Two adventurers have crossed Australia’s expansive Simpson Desert on foot
Two adventurers have walked 650 kilometres across Australia’s Simpson Desert, hauling their water and food up the region’s high sand dunes for 26 days.
On 29 August, Sebastian Copeland and Mark George finished their west-east crossing of the desert, the longest latitudinal crossing of the desert on foot. Copeland is a photographer, author and environmental activist who has reached the North and South poles on foot, has crossed the largest bodies of ice on the planet on skis and more. George is a climber who has scaled the seven summits, and in 2012, became the first Australian to reach the South Pole solo and unsupported on skis from the Antarctic coast.
Their latest accomplishment is actually the first of two adventures, as the pair is set to cross the North Pole in 2017. Both expeditions are the subject of a documentary called The Last Great March by Red Bull TV, which “blends extreme adventure with a strong climate message spanning environmental water issues, to melting ice,” according to a statement from Copeland.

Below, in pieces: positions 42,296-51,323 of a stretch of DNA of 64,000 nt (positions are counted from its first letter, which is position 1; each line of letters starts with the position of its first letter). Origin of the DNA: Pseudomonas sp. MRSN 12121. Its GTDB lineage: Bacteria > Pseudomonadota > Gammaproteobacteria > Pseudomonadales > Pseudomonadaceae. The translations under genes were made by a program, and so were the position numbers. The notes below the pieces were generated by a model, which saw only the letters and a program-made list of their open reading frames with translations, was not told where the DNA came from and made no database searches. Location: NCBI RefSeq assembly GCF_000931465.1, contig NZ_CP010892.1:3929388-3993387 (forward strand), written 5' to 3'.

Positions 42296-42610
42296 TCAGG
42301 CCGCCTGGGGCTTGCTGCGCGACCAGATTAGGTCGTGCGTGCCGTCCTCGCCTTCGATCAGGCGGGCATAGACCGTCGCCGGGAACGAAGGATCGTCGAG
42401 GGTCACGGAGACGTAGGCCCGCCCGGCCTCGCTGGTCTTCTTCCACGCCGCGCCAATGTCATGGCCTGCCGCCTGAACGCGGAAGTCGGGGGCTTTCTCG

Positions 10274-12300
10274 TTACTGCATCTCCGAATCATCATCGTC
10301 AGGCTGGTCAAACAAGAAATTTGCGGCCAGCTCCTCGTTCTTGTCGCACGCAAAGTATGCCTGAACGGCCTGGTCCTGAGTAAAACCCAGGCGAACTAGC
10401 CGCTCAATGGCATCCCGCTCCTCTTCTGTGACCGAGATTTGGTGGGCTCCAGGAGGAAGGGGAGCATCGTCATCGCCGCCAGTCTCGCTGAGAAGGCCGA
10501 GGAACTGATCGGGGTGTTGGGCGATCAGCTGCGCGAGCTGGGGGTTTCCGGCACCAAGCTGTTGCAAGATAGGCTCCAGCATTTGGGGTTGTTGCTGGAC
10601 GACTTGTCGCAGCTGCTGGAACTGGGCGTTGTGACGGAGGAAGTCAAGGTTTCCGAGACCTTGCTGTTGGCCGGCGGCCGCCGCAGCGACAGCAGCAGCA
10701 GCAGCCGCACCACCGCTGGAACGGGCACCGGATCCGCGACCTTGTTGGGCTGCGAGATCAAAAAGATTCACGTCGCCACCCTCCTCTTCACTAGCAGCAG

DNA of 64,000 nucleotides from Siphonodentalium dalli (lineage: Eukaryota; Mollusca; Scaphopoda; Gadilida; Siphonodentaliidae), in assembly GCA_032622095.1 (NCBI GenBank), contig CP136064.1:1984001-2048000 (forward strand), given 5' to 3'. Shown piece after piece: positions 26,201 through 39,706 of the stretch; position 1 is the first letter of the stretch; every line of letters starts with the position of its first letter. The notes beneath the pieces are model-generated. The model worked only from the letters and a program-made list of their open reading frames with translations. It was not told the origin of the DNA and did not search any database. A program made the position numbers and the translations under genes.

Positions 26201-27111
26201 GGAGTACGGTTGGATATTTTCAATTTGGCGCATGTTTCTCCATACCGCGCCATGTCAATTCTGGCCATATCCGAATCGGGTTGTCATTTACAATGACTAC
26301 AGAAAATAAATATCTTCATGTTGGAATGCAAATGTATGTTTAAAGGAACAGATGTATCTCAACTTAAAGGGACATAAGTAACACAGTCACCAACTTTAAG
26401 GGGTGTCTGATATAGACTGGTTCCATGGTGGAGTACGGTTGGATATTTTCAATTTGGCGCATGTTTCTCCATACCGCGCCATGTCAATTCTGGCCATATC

The pair completed the longest west-east crossing of the desert, which is the longest parallel sand dune desert on Earth. It has hundreds of dunes that run longitudinally, held in place by vegetation, and sees conditions that hit 35 degrees Celsius along with rain. The men left on 4 August, each hauling carts weighing 400 pounds of mostly water. Their route brought them latitudinally across the dunes which is difficult when pulling a heavy cart. Their completion of the route was a world first as it had never before been travelled on foot and unsupported, according to the statement.